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Maltese Architects Slam New Construction Law And Say Contractors Should Be Responsible For Works

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The Kamra tal-Periti has insisted that the Legal Notice designed to rein in the construction actually does “little to guarantee public safety” after the legislation failed to clearly define responsibilities while the government also failed to recognise its own mistakes.

“To date, Government has failed to fulfil its duty to regulate the industry adequately,” the statement reads.

The government so far has published the legislation without consulting the Kamra, as required by law, and has refused to meet to discuss their concerns. A series of questions sent to Minister Ian Borg remain unanswered.

The Building Regulation’s Office (BRO), the Chamber explains, was not only left severely underfunded for years but also never put in place a system for the registration and licensing of contractors in breach of regulations.

“[BRO have] a meagre annual capital budget of €150,000, which is barely equivalent to the salary of six of its employees, rendering it effectively powerless and ineffective.”

The Construction Products Directive, which falls under the remit of the MCCAA, was also never enforced, the Kamra said. Meaning that “virtually no building and construction products on the market, which forms part of the wider European single market, are CE certified, and are therefore illegal.”

“This has significant consequences for the consumer and the perit, in that there is no way to verify that the specifications are being met by the suppliers of building products, including bricks and pre-stressed concrete planks.”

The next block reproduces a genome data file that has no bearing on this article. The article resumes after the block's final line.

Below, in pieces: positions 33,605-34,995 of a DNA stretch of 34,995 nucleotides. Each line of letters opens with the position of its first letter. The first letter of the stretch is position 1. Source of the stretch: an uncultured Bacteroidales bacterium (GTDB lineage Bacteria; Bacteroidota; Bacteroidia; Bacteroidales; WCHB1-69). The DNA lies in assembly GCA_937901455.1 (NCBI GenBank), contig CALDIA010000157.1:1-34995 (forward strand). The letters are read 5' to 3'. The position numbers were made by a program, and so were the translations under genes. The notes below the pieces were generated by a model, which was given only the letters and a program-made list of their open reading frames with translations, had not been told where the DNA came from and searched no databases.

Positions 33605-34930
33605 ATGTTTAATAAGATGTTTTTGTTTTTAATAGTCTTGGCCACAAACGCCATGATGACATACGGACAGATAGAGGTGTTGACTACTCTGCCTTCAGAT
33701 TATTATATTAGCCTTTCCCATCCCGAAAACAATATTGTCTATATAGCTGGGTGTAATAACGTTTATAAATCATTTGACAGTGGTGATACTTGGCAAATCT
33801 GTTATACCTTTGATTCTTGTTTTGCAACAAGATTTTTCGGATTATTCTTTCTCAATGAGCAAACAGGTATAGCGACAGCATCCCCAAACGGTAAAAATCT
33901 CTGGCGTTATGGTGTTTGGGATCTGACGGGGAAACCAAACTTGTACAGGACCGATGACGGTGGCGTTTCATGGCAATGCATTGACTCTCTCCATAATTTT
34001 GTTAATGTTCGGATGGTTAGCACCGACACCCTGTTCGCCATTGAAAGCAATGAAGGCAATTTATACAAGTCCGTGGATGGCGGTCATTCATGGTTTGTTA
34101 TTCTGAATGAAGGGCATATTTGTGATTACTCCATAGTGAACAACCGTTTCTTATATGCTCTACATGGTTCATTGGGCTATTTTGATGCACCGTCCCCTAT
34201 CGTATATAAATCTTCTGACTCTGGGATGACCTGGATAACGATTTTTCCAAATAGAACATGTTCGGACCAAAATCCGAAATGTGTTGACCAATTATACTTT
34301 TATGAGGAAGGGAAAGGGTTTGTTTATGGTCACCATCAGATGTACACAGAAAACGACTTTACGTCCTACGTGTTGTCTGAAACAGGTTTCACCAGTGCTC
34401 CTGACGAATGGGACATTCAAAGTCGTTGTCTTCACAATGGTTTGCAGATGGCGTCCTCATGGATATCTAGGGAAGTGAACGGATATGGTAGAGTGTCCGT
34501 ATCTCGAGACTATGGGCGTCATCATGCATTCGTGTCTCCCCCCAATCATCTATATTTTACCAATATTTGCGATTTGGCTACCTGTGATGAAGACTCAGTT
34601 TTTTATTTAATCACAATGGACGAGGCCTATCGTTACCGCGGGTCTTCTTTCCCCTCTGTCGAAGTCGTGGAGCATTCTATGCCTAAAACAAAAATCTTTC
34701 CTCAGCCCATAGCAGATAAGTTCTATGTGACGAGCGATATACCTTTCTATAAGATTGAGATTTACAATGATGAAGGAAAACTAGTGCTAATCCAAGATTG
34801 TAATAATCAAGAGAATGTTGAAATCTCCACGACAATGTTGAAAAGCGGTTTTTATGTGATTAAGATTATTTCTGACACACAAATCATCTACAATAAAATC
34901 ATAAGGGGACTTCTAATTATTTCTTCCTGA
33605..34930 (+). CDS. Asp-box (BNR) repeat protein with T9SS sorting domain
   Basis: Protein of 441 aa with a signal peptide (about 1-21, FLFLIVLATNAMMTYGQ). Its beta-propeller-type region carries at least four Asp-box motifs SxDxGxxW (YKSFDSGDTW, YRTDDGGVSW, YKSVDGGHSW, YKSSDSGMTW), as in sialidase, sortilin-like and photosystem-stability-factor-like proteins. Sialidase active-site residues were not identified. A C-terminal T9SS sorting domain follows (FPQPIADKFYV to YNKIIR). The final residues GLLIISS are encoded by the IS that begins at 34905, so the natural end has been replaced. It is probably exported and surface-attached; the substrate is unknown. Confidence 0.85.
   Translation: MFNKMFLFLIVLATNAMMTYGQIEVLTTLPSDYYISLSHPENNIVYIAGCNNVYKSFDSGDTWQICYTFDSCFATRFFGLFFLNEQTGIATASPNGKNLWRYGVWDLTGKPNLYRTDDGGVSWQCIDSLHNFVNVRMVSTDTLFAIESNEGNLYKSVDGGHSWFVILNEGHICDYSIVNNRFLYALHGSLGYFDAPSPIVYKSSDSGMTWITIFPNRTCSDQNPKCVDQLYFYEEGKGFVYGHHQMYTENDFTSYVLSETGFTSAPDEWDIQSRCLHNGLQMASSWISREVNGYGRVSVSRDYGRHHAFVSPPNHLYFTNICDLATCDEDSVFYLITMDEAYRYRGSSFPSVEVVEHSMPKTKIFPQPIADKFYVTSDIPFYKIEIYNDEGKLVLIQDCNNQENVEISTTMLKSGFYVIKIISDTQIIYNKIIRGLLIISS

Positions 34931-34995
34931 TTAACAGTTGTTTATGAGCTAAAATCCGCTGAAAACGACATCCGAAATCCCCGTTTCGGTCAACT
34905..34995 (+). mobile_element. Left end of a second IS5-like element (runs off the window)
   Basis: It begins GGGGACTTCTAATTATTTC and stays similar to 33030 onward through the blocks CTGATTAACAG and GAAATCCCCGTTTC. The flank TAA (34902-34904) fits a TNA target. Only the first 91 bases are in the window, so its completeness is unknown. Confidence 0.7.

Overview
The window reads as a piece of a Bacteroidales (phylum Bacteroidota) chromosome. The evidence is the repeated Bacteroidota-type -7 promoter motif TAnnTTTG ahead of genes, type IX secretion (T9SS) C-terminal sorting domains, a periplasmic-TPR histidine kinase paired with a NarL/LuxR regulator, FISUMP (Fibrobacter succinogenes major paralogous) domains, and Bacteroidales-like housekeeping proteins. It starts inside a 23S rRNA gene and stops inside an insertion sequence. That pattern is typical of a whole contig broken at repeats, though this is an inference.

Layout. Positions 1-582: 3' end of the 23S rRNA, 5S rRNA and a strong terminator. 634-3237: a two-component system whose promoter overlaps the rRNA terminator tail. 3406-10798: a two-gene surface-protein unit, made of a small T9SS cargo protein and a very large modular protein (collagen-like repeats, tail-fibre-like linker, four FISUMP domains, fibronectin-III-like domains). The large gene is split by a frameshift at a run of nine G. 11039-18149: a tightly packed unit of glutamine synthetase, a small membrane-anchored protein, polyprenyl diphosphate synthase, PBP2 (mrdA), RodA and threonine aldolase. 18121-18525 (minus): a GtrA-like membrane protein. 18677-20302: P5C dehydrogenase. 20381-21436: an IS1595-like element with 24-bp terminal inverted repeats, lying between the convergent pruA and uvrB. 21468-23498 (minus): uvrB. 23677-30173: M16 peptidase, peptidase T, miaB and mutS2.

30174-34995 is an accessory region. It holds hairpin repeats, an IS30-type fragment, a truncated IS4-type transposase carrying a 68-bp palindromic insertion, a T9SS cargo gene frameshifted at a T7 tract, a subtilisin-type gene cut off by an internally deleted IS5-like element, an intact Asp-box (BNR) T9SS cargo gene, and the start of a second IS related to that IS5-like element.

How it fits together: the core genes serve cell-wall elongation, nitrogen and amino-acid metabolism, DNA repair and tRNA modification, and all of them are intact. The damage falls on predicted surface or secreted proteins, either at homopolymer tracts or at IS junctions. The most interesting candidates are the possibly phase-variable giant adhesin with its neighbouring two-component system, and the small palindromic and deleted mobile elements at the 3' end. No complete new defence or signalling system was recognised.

The inability to enact the draft Periti Act has also resulted in the profession itself failing to modernise.

The lack of separation between the planning process and the building regulation process has also created further institutional confusion and inadequate enforcement.

When it comes to actual responsibility,  the Kamra insists that the perit should be responsible for designing, specifying and directing the works to ensure that the building is safe while the contractor should be responsible for executing the works, including following the design, specification and direction of the perit.

“It is up to the contractor to decide the composition and qualifications of his personnel to fulfil his responsibilities. This is the norm in developed countries.”

“This, coupled with the fact that the requirement for registration and licensing of contractors has not been brought into force, results in a situation where effectively the STO is being made to bear the shortcomings of Government to regulate the sector.”

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